Lets Talk Mastodon

Lets Talk Mastodon

Why it reminds me of the golden age internet communities

Let’s talk Mastodon! This won’t be a how-to as there have been plenty of those over the past few weeks, but I wanted to make some observations based on my past experience and how it triggered my nostalgia.

I joined about a week ago (the hachyderm.io instance – an awesome community!) I was very reluctant to join Mastodon at first, because I couldn’t see the value. It felt too complex and segmented, but after a chat on Twitter on the subject I decided to give it a try and I’ve been pleasantly surprised with the experience!

What has resonated with me since I joined was how much it reminded me of what I consider the golden age of the Internet, which for me is the pre-social media era.

I ran several video game fan sites back in the late 90s and 2000s. I was also big into Tribes and was a member of a competitive gaming team or two during that time. One of those sites had over 50k members and active forums with a team of moderators to keep things going – it was a lot of work! But also, very rewarding. It’s how I really learned a lot about things like web servers, networking, streaming, how to manage an internet service and an online community. I met MANY longtime friends I still talk to today.

Mastodon reminds me of that time period, before algorithms and massive websites like Twitter, Facebook and Reddit. A time when your small community mattered and discussion was relevant and fun. A time when you got to know the people who helped to moderate your community and got to know the people you conversed with on a regular basis.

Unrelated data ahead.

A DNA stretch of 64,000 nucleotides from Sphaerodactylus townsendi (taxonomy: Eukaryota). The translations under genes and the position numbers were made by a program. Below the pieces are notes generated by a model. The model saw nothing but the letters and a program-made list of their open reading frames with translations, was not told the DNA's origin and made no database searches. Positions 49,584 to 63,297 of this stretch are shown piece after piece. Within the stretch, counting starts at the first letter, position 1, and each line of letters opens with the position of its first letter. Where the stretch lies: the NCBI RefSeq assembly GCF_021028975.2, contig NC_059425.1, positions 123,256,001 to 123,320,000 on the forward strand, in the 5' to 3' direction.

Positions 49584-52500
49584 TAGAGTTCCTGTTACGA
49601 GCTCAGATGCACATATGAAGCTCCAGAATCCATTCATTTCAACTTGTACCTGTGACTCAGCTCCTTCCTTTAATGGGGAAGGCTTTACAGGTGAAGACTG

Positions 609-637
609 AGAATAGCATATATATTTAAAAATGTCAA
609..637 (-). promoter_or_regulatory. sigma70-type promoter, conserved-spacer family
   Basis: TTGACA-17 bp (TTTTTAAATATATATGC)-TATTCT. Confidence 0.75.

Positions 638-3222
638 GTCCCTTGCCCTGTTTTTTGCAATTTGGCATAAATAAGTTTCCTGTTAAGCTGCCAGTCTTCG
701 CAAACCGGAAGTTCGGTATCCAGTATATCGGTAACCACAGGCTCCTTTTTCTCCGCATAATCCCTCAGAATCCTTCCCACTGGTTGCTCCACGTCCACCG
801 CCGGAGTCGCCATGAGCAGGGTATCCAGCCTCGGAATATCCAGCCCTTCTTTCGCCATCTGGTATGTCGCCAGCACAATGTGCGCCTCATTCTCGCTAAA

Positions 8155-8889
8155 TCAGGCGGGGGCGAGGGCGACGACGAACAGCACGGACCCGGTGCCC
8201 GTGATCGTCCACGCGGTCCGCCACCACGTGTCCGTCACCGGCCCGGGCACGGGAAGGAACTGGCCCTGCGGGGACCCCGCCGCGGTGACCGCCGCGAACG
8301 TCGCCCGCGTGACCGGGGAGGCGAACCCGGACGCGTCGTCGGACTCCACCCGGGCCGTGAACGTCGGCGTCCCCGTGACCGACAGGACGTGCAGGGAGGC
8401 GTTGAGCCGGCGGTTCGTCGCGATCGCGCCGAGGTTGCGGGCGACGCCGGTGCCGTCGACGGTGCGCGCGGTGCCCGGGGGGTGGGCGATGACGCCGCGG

A great example was a post I made this past Monday asking people for their suggestions on backup solutions for my local NAS. I got a half dozen replies suggesting options and learned about a few things I hadn’t heard of before. If I made this same post on Twitter, it would have been like shouting into a void. Despite having over 2k followers, it’s unlikely anyone would have seen it much less respond.

But in addition to your local community, you are also federated to OTHER local communities! This wasn’t possible when the internet was thousands of forums, if someone left and you wanted to still talk to them, you’d have to have another account on that forum. Not so with the fediverse (Based on ActivityPub) which lets you connect across instances. Best of all there are no algorithms to deal with, you can curate your timeline how you see fit. And your engagement isn’t based on retweets or likes but what you have to say. People can’t search for text across the fediverse but only hashtags, so your chances of being bombed by trolls for mentioning a certain CEO are slim.

On Mastodon the community has control over their public square, not some narcissistic CEO or board room trying to maximize profits. Communities run on donations and volunteers that help to maintain the square, just like it used to be before social media. This means there may be growing pains on some instances as there was on my forum in the past – but it’s a great tradeoff from what we have now.

I can confidently say I’ll be here for the long haul and at some point, would love to help with the hachyderm instance. I highly suggest you give Mastodon a try and check out the thousands of available instances to create an account on. And remember that you can move to another if you don’t end up feeling at home, I’ve already done this once! I’ll remain active on Twitter, for now. But who knows what the future holds for that website.

You can find me on Mastodon @[email protected]